The latest on charitable millennials and financial aid for school
Here are some favorite personal finance reads from around the web this week.
Looks like we’ve got work to do. Making the application process easier and educating students and parents are key to ensuring everyone gets the financial aid they need. My step-by-step guide to college financial aid is a good starting point.
This is funny—just this week, I wrote about generational differences when it comes to charitable giving! Here’s more on how millennials think about giving back, and what that might mean for nonprofits and other organizations.
As parents age, the roles can sometimes reverse when it comes to managing money. Taking over parts of your parent’s financial life can be a challenge—both logistically and emotionally. Here’s one woman’s honest experience.
Students who have to unexpectedly leave college—especially for reasons beyond their control—often are not aware of the hidden costs. If you drop out with over 40% of the term left, aid must be returned to the federal government. It’s a system that hurts low-income families the most.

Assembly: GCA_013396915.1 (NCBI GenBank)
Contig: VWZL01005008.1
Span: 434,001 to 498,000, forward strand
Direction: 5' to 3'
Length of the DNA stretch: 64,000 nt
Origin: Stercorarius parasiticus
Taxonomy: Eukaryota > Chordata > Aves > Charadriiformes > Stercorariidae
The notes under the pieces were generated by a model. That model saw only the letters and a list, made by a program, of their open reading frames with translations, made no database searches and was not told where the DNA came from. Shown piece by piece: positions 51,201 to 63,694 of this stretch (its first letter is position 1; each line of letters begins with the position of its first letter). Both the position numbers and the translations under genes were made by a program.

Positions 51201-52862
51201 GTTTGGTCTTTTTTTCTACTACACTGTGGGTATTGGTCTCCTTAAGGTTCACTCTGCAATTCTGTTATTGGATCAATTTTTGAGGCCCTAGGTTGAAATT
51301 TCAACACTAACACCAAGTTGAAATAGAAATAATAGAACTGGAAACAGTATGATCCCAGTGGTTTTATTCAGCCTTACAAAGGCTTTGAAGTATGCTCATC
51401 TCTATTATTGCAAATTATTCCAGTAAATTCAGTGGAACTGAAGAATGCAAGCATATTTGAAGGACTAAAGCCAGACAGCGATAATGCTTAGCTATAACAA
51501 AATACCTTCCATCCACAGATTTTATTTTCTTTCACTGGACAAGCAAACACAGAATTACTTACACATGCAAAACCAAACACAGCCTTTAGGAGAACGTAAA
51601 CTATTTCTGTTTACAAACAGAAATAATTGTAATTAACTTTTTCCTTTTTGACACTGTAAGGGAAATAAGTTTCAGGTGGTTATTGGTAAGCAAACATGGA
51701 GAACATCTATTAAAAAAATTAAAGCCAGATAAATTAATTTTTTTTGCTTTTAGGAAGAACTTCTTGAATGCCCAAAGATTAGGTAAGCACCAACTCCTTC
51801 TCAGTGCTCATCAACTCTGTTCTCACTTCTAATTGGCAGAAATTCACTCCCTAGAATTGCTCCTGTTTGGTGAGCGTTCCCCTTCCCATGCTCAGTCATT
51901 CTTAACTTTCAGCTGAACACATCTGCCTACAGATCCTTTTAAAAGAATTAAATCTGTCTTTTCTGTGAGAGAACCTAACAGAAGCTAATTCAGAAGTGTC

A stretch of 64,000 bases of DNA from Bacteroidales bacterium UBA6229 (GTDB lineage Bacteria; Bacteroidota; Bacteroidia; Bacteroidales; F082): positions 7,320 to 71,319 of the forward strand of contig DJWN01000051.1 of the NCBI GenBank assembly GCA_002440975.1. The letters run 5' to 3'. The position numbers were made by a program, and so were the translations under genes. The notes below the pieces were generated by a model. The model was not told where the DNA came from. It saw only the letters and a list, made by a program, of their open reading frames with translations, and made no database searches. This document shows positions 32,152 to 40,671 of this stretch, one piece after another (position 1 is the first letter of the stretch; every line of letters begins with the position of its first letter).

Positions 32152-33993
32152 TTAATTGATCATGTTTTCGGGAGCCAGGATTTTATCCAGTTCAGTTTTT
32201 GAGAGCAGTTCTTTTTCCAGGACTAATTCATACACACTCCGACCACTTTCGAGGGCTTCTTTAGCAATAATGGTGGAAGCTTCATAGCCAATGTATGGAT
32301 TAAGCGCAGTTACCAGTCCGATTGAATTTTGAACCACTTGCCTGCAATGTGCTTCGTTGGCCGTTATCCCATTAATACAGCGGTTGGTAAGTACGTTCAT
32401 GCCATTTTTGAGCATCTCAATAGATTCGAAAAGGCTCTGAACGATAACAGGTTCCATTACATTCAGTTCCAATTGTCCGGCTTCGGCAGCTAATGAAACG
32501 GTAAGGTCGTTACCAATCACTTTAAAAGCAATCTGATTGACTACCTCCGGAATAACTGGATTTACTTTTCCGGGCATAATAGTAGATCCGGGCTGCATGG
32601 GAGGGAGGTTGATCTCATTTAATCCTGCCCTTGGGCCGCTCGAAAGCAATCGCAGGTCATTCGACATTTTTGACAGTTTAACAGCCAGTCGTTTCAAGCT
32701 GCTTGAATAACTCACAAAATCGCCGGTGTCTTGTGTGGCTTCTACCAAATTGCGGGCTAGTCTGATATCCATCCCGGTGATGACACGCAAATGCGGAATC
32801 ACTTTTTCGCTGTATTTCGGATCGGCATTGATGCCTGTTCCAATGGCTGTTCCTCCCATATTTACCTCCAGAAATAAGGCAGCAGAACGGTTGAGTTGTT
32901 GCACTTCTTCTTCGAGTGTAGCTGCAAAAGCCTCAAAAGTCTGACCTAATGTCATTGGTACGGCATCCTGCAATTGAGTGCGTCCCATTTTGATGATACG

Can Grandpa’s old watch help you save money? A super-interesting new study found that engaging with nostalgic items like family heirlooms could help improve financial behavior, prompting people to save more.
Craving more fresh financial finds? Here is the latest from BethKobliner.com.
The true story of how a first-time home buyer locked in a super-low mortgage rate by being, well, super-annoying. Persistence and tenacity pay off when it comes to buying a house!
I asked people from three different generations about the things they consider when they give to charity. The answers may surprise you!
The majority of kids believe Mom and Dad will front the whole bill for college, but the reality is that most parents can’t cover all the costs. Here’s how to have that tough, early conversation about tuition and student loans.
Family drama can be difficult, especially if it involves money. I talked to experts about what steps to take when your sibling—or another family member—stole from an ailing parent.
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